Objectives: To determine the effectiveness of a telephone reminder to increase pneumococcal vaccination in a population that had received mailed reminders and to evaluate whether the intervention effect is similar for clinics serving primarily non-Hispanic black or non-Hispanic white patient populations.
Study Design: Randomized trial within a managed care network.
Methods: All unvaccinated patients 18 years and older with chronic medical conditions and 65 years and older without chronic medical conditions (N = 6106) were randomized to receive telephone intervention or standard care and followed up for 6-month vaccination status. The intervention was a telephone call initiated by a nurse to inform patients that pneumococcal vaccination was recommended and was a covered benefit of their insurance.
Results: Intervention patients were 2.3 times as likely to be vaccinated during the study period than control patients (P < .001). The success of telephone intervention versus control was similar across clinics (P = .16) and across the chronic disease and elderly groups (P = .14). In subanalyses of individuals reached by telephone intervention, unvaccinated black subjects were less likely to be vaccinated during the study than unvaccinated white subjects (34% vs 25%, P = .03). Nurse staff time for telephone intervention cost $147.35 per additional patient vaccinated.
Conclusions: Telephone intervention was successful at increasing vaccination rates in a diverse managed care population that had already received mailed reminders. Tailored messaging for pneumococcal vaccination through telephone reminders increases patient demand for vaccination and should be implemented by managed care organizations seeking to increase their vaccination rates.
(Am J Manag Care. 2007;13:581-588)
This randomized trial demonstrates the effectiveness of a telephone intervention for increasing adult pneumococcal vaccination rates among high-risk patients across racially/ethnically diverse managed care clinics.
Not knowing that pneumococcal vaccination is needed is common among high-risk patients, despite their exposure to routine preventive services reminders.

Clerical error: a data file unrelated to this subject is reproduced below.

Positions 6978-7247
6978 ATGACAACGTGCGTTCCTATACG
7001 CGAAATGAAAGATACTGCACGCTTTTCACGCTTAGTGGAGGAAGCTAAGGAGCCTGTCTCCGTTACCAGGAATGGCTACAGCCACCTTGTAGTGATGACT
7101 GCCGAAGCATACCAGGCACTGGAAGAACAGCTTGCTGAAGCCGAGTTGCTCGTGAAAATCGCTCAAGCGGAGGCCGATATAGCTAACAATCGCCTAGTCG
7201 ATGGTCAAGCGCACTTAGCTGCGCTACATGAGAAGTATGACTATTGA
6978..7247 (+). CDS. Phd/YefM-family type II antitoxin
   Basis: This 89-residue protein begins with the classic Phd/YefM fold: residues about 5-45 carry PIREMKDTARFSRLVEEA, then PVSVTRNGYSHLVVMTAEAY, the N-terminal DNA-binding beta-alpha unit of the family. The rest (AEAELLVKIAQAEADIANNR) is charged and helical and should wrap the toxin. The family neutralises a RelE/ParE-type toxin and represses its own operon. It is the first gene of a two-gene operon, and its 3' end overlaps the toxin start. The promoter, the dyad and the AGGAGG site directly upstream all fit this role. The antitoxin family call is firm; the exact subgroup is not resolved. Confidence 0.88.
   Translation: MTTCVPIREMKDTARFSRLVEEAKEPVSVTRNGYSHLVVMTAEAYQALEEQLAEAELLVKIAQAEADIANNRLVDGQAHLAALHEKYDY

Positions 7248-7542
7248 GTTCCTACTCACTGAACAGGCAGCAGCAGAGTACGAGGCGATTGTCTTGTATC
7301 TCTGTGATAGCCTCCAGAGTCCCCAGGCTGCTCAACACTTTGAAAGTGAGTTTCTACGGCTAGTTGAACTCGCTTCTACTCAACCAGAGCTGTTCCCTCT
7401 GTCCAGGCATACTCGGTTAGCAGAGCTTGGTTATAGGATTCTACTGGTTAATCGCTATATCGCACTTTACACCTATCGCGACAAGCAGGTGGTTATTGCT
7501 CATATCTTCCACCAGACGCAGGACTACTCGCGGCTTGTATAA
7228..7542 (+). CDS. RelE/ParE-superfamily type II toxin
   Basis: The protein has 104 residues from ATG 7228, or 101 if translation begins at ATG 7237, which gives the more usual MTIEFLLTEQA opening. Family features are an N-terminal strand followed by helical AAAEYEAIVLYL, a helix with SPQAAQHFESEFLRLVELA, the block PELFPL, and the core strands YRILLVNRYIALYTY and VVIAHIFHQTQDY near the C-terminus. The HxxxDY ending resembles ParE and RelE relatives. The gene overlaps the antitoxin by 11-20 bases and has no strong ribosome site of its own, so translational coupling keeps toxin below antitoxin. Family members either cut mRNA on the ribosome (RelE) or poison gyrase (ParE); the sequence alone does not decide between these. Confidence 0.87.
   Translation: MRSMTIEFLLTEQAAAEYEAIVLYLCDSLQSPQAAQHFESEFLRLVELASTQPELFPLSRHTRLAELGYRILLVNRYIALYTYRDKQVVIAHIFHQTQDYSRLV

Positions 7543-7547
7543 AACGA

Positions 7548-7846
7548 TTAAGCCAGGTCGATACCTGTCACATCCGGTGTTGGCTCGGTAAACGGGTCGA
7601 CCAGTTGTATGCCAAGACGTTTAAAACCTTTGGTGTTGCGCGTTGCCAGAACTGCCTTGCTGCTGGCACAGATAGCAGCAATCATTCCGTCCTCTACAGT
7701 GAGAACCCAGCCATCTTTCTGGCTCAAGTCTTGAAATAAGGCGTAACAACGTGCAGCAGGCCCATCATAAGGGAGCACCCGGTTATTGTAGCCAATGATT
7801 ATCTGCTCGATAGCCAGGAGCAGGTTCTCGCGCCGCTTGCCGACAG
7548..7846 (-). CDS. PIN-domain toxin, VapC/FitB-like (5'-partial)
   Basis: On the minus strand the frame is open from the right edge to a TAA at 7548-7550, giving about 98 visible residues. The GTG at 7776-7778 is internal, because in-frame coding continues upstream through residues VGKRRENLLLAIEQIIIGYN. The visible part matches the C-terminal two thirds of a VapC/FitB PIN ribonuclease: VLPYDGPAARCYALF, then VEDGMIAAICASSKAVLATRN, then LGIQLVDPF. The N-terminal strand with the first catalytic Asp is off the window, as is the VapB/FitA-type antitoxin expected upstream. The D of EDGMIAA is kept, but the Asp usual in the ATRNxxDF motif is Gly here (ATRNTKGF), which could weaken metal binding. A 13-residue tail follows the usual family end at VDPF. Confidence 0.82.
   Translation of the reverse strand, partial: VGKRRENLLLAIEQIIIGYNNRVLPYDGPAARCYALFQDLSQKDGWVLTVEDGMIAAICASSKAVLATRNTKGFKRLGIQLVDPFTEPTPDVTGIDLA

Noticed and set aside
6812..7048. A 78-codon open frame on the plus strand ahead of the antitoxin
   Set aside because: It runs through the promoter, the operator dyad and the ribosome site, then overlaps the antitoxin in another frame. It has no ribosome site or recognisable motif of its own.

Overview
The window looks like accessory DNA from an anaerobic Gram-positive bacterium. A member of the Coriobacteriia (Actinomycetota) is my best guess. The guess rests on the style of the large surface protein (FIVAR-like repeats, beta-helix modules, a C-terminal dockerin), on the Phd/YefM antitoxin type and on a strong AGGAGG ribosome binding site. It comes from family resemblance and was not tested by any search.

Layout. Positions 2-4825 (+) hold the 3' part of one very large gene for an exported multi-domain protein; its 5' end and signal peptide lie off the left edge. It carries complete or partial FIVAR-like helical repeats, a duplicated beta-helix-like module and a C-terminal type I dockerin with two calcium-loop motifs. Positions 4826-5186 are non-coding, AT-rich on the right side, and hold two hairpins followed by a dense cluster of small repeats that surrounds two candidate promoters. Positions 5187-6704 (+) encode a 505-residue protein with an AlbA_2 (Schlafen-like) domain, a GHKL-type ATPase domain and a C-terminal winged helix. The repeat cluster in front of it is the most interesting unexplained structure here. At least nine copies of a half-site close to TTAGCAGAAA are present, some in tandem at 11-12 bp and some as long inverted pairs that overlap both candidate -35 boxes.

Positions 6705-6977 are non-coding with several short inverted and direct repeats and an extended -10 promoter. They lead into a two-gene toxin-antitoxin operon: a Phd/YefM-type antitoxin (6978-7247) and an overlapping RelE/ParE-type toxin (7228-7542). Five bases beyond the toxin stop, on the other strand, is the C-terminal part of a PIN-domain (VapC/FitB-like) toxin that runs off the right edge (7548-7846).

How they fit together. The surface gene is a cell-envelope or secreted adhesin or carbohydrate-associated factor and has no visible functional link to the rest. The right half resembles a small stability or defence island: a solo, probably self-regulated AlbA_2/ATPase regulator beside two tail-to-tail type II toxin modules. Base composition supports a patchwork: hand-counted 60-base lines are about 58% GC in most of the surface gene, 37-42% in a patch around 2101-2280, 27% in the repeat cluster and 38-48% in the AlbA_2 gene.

Telephone outreach increases adult vaccination in diverse managed care settings across a broad spectrum of age and comorbid conditions.
Telephone calls are inexpensive for the potential benefit provided.
Increased data capture regarding prior immunizations can improve the targeting of patients and lower the cost of outreach programs.
Pneumococcal vaccination is recommended for all persons 65 years and older and for younger persons with chronic medical conditions such as immunodeficiency or heart, lung, liver, or kidney disease.1 Among persons 65 years and older, marked differences in vaccination exist by race/ethnicity. According to 2001 National Health Interview Survey data for persons 65 years and older, 57% of non-Hispanic white subjects compared with 31% of non-Hispanic black subjects have ever received pneumococcal vaccine.2 Although the racial/ethnic gap in younger persons is less marked, vaccination rates among high-risk patients aged 18 to 64 years are low, with an estimated pneumococcal vaccination coverage of 19% in 2002.3,4
Managed care has been associated with decreased racial/ethnic disparities in immunization coverage compared with fee-for-service insurance; however, racial disparities in coverage persist in managed care.5 Little is known about why disparities exist in managed care populations with presumably equal access to medical care. In addition, little is known about the effectiveness of outreach or reminder and recall strategies among minority populations. Reminder and recall by telephone or mail has been shown to work in several settings and is strongly recommended by the Task Force on Community Preventive Services.6,7 However, few studies 8-11 include minority high-risk populations, which may be the hardest populations to reach in terms of improving adult vaccination. We conducted a randomized trial to determine the effectiveness of telephone outreach to increase pneumococcal vaccination in a managed care population that had already received exposure to preventive services reminders and to determine whether the intervention effect is similar for clinics serving primarily non-Hispanic black or non-Hispanic white patient populations.